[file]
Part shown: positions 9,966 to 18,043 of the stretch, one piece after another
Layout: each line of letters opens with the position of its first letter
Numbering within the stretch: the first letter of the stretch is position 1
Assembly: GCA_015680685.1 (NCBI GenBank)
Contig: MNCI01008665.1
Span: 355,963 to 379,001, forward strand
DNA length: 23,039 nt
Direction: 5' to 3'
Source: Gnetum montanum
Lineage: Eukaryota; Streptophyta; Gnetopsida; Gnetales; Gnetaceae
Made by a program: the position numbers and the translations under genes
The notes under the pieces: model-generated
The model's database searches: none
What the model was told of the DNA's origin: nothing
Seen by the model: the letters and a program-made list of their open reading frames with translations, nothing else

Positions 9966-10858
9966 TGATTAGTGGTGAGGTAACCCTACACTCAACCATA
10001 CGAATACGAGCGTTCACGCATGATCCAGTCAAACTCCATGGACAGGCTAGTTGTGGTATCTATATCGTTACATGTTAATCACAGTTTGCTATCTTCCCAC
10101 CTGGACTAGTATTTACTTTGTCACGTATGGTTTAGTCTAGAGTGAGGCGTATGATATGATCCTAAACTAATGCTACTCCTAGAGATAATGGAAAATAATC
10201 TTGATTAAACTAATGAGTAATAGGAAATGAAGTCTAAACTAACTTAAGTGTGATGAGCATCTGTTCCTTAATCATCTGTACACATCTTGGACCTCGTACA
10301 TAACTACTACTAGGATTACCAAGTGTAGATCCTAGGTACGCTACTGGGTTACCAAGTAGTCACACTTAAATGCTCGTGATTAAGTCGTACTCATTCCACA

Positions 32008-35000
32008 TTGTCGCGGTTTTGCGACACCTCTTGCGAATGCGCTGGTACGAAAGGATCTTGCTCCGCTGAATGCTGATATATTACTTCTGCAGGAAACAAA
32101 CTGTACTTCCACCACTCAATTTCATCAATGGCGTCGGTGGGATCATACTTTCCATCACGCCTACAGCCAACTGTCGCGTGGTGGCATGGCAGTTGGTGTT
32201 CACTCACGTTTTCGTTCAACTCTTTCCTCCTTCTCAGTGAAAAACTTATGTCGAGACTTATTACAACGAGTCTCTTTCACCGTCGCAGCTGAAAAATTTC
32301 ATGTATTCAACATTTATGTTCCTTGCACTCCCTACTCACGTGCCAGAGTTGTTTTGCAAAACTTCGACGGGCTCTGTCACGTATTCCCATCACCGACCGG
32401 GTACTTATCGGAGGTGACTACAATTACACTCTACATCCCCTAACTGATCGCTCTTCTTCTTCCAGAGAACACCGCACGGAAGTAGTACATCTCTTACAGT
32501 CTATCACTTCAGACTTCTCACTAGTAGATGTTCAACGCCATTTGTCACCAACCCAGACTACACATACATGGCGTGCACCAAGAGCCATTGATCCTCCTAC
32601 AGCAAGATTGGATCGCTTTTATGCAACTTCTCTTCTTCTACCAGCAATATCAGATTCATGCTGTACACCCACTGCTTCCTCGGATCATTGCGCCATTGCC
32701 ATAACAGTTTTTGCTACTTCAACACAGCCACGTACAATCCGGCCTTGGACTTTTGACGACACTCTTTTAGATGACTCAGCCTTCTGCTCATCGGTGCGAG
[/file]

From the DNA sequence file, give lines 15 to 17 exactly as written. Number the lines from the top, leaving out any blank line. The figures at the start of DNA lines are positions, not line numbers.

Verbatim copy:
Seen by the model: the letters and a program-made list of their open reading frames with translations, nothing else

Positions 9966-10858
9966 TGATTAGTGGTGAGGTAACCCTACACTCAACCATA